CEO SUMMARY: Remaining out of network with health insurance companies may boost revenue for providers, including anatomic pathologists and emergency room physicians. But the good times may soon end. Last month four federal agencies issued rules that implement new requirements under the No Surprises Act. Data on how much certain specialists charge for out-of-network care show about half of all pathologists file at least somecout-of-network claims.
PATHOLOGISTS MAY NOT BE AWARE THAT THEY ARE IDENTIFIED in a federal report on surprise medical billing as one of six medical specialties responsible for a significant proportion of out-of-network (OON) bills, according to data published earlier this month.
This fact should get the full attention of pathologists, their practice administrators, and their financial advisors. Approximately 75 days from now—on Jan. 1, 2022—the new federal interim rule on surprise billing will become effective. This rule has the potential to significantly reduce the amount of money certain pathologists have been paid for out-of-network claims in recent years.
Most pathologists and lab administrators know that out-of-network bills can often result in consumers getting unanticipated “surprise” medical bills. Bowing to criticism from patients and consumer groups, Congress passed the No Surprises Act on Dec. 27, 2020, as part of the Consolidated Appropriations Act.
Next, on Sept. 30, four federal agencies issued new rules to implement the law. One requirement in the surprise billing rule specifies arbitration between the provider and the patient. Thus, if pathologists and other providers continue to submit bills that consumers do not expect, they could end up in arbitration with patients who are unhappy about those bills.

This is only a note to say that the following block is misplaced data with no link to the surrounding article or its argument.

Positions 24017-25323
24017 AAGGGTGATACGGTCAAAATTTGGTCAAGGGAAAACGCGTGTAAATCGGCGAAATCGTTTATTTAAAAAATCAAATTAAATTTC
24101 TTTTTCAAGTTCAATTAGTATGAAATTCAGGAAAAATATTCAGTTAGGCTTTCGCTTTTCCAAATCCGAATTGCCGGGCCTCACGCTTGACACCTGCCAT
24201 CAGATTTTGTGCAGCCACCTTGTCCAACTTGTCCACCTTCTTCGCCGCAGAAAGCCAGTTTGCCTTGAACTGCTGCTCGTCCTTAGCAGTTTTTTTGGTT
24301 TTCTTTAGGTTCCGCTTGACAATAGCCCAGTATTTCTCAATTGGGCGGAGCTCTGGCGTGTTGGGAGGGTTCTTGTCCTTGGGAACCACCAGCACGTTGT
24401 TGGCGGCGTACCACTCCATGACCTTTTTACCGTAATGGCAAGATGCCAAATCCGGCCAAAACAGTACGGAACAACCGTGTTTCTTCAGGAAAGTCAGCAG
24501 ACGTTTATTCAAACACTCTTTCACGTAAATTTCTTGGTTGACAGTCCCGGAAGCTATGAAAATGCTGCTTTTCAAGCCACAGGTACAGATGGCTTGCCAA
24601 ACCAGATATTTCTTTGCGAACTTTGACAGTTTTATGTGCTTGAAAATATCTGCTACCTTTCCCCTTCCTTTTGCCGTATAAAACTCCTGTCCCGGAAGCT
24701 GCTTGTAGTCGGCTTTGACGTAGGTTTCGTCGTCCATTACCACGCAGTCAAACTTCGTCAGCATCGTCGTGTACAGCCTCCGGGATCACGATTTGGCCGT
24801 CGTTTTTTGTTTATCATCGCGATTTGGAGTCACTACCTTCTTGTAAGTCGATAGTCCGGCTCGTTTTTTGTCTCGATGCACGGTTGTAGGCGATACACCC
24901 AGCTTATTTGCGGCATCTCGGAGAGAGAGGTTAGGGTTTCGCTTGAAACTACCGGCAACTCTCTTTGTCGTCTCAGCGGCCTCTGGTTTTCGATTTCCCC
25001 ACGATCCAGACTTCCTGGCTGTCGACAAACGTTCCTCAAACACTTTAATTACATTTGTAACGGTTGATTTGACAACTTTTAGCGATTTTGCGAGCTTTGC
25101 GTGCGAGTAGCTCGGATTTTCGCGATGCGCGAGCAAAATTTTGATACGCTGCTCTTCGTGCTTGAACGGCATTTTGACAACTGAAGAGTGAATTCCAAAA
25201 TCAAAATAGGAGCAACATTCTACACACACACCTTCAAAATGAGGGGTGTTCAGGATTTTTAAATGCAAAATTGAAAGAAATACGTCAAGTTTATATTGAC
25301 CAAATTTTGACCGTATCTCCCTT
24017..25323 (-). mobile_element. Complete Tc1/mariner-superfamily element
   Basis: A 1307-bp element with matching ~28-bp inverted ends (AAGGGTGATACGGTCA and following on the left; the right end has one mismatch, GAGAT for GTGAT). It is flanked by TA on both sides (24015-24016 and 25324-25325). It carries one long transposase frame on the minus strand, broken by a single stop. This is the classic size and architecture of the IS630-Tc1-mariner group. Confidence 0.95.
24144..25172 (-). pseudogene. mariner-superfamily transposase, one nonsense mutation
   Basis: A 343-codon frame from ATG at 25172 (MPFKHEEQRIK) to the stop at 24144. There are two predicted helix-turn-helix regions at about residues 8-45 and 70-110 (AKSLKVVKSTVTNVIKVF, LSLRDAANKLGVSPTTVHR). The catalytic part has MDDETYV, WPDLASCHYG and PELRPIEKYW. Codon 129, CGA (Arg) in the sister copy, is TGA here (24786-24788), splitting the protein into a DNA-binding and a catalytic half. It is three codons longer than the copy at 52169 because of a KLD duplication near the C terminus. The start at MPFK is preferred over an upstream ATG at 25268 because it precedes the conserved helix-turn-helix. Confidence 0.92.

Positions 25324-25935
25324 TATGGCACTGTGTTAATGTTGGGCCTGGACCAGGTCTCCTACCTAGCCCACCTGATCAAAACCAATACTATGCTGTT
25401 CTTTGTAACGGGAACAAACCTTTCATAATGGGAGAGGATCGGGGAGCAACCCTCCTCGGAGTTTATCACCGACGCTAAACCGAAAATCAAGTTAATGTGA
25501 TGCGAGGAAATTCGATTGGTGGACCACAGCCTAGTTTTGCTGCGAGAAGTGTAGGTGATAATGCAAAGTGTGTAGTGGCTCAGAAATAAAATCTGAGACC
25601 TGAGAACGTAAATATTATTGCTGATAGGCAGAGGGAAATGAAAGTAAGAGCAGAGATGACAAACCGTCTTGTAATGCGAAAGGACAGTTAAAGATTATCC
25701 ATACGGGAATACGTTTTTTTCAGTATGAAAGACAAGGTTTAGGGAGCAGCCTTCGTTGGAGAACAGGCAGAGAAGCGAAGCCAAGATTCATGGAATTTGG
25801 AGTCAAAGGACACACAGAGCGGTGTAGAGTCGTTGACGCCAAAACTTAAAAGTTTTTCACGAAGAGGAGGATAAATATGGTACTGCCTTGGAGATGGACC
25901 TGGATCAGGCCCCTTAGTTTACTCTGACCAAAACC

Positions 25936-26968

In an Oct. 1 report published on his blog, “Discoveries in Health Policy,” which was based on a 2017 study of six medical provider specialties: anesthesiology, behavioral health and psychiatry, cardiology, emergency room physicians, pathology, and radiology (see table below), Bruce Quinn, MD, showed that emergency room physicians and pathologists filed the most out-of-network bills.
Quinn’s company, Bruce Quinn Associates LLC, advises pathologists and clinical and genomics laboratories, among other providers, on federal payment and coverage policies.
In his blog, Quinn cited “Requirements Related to Surprise Billing; Part II,” a report that four federal agencies—the federal departments of Health and Human Services, Labor, and Treasury and the federal Office of Personnel Management—published on Sept. 30 as part of an interim final rule. The rule is part of the departments’ efforts to implement the No Surprises Act.
Days later, this interim rule was published in The Federal Register on Oct. 7. In commentary, the four agencies noted that those six medical specialties issued more surprise bills than other specialists because consumers generally cannot shop for those services. “Surprise billing occurs more often in specialties that are not shopped,” the report noted.